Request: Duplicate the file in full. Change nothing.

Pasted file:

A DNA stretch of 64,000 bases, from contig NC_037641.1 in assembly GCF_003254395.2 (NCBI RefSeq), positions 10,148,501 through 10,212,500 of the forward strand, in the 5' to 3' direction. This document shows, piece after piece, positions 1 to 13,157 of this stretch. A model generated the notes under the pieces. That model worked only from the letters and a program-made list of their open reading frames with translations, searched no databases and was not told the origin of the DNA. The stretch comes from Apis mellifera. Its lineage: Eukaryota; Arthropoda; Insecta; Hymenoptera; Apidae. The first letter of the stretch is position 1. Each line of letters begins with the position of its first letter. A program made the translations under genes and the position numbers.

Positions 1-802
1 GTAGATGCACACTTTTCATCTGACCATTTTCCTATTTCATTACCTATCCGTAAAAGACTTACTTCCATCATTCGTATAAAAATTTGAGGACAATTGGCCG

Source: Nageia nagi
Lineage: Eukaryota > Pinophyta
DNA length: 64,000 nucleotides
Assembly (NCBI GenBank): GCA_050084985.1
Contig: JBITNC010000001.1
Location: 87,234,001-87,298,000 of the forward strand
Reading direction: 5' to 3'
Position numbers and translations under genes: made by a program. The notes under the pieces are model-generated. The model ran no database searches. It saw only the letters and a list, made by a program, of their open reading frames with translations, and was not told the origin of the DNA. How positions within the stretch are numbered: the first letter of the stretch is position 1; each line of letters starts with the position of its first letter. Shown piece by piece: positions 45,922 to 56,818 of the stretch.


A DNA stretch of 64,000 bases, from contig NC_037641.1 in assembly GCF_003254395.2 (NCBI RefSeq), positions 10,148,501 through 10,212,500 of the forward strand, in the 5' to 3' direction. This document shows, piece after piece, positions 1 to 13,157 of this stretch. A model generated the notes under the pieces. That model worked only from the letters and a program-made list of their open reading frames with translations, searched no databases and was not told the origin of the DNA. The stretch comes from Apis mellifera. Its lineage: Eukaryota; Arthropoda; Insecta; Hymenoptera; Apidae. The first letter of the stretch is position 1. Each line of letters begins with the position of its first letter. A program made the translations under genes and the position numbers.

Positions 1-802
1 GTAGATGCACACTTTTCATCTGACCATTTTCCTATTTCATTACCTATCCGTAAAAGACTTACTTCCATCATTCGTATAAAAATTTGAGGACAATTGGCCG

Source: Nageia nagi
Lineage: Eukaryota > Pinophyta
DNA length: 64,000 nucleotides
Assembly (NCBI GenBank): GCA_050084985.1
Contig: JBITNC010000001.1
Location: 87,234,001-87,298,000 of the forward strand
Reading direction: 5' to 3'
Position numbers and translations under genes: made by a program. The notes under the pieces are model-generated. The model ran no database searches. It saw only the letters and a list, made by a program, of their open reading frames with translations, and was not told the origin of the DNA. How positions within the stretch are numbered: the first letter of the stretch is position 1; each line of letters starts with the position of its first letter. Shown piece by piece: positions 45,922 to 56,818 of the stretch.